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Asynchronous Programming

Most of the time, developers write code that processes a series of commands sequentially. For instance, we can envision a simple routine (TallyExpenseReport) that accepts an ID, calls a second routine (GetExpenseReport) to call a service with that ID to retrieve an expense report, grabs the total dollar amount of the expense report, and then updates a database before finally giving the user a message indicating the status of the operation.


public void TallyExpenseReport(string id)
    //get the expense report
    ExpenseReport rpt = GetExpenseReport(id);
    UpdateDataStore(id, rpt.TotalAmt);


public ExpenseReport GetExpenseReport(string id)

    //code to fetch an expense report goes here
    return new ExpenseReport();



Public Sub TallyExpenseReport(id As String)
    'get the expense report
    Dim rpt As ExpenseReport = GetExpenseReport(id)
    UpdateDataStore(id, rpt.TotalAmt)

End Sub

Public Function GetExpenseReport(id As String) As

    'code to fetch an expense report goes here
    Return New ExpenseReport()

End Function

But in this top-down sequential process, we have actually sacrificed a bit of the user’s experience; because of its sequential nature, each time we make a call, the application is blocked until the call completes. If we are talking to a service, this might be anywhere from fractions of a second to minutes. The same is true when we go to update the database. The entire time that the application is waiting for a task to complete, the application (and the user) cannot do anything else.

A better approach is an asynchronous one: we still issue a request for information from the service, and we still make a call to update the database, but in this case the application makes the call and then continues on its merry way. That, in essence, is an asynchronous application: the application doesn’t block any of the calls we chose to make asynchronous. These types of applications are fraught with complexity. But even the syntax to create and work with asynchronous calls has been complex and a tad arcane. The .NET Framework 4.5 added two keywords—async and await—to both Visual Basic and C# that help make asynchronous programming a bit easier.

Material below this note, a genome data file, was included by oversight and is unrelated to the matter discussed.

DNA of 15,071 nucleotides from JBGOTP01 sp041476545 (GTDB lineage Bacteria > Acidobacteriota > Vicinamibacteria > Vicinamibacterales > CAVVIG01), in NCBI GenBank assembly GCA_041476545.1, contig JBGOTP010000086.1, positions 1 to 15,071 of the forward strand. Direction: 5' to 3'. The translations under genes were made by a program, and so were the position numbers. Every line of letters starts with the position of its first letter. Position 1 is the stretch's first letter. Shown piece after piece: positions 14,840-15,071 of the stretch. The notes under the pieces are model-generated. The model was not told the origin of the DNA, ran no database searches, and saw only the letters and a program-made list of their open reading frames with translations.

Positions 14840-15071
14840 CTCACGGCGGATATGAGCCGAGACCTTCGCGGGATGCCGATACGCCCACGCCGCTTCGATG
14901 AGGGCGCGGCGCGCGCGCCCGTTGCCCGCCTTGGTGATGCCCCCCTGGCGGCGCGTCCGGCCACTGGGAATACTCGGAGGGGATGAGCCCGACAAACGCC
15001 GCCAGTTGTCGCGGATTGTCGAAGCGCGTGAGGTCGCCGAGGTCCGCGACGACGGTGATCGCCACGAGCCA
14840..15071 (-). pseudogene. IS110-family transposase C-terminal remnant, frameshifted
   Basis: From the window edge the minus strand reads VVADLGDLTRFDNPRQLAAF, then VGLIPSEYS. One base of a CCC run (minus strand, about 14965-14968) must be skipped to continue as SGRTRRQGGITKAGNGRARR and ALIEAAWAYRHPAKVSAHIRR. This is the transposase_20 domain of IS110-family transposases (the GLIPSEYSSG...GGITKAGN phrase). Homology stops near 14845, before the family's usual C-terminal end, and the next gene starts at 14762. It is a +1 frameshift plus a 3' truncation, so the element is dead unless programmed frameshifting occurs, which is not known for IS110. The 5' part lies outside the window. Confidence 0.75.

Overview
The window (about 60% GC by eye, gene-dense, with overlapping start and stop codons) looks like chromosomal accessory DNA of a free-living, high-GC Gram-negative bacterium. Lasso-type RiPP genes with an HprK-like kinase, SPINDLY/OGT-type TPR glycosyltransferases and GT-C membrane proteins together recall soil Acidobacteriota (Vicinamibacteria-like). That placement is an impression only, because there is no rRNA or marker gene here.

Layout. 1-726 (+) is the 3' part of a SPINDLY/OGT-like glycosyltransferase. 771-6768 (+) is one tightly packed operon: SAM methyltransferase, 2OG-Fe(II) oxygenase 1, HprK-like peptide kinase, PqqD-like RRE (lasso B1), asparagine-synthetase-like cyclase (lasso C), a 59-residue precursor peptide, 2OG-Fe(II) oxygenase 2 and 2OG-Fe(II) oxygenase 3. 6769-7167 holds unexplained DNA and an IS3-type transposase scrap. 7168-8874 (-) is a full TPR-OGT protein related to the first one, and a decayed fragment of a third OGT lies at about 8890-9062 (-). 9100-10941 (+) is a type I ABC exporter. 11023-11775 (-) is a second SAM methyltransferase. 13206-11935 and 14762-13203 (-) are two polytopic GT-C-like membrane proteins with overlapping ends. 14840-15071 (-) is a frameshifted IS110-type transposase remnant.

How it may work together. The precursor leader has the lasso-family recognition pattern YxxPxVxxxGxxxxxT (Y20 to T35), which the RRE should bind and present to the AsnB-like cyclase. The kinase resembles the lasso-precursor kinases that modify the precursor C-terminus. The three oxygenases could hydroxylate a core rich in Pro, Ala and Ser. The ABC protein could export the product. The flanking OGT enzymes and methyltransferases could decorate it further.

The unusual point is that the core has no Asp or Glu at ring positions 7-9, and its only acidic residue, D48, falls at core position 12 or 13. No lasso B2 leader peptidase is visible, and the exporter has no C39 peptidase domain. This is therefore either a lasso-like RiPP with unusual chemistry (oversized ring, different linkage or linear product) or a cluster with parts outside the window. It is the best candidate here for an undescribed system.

Async is used as a modifier to indicate that a method is asynchronous. The await keyword is used to mark any calls within an async method that should be waited on for completion. For the runtime wiring to work, all your async function calls also need to have their return values modified to Task<originaltype> (C#) or Task(of originaltype).

If we were to take another stab at writing our expense report code, we might end up with two routines that look something like this.


public async void TallyExpenseReport(string id)
    //get the expense report
    ExpenseReport rpt = await GetExpenseReport(id);
    UpdateDataStore(id, rpt.TotalAmt);


public async Task<ExpenseReport> GetExpenseReport(string id)

    //code to fetch an expense report goes here
    return new ExpenseReport();



Public Async Sub TallyExpenseReport(id As String)
    'get the expense report
    Dim rpt As ExpenseReport = Await GetExpenseReport(id)
    UpdateDataStore(id, rpt.TotalAmt)

End Sub

Public Async Function GetExpenseReport(id As String) As
    Threading.Tasks.Task(Of ExpenseReport)

    'code to fetch an expense report goes here
    Return New ExpenseReport()

End Function

Our “await” call to GetExpenseReport will cause the TallyExpenseReport routine to block further execution in this method until a value is returned; meanwhile, execution control will be immediately passed back to the original method that called TallyExpenseReport in the first place. In other words, the application will continue on, it won’t block, and it may elect to do other things such as processing more user input, making additional expense report calls, and so on.

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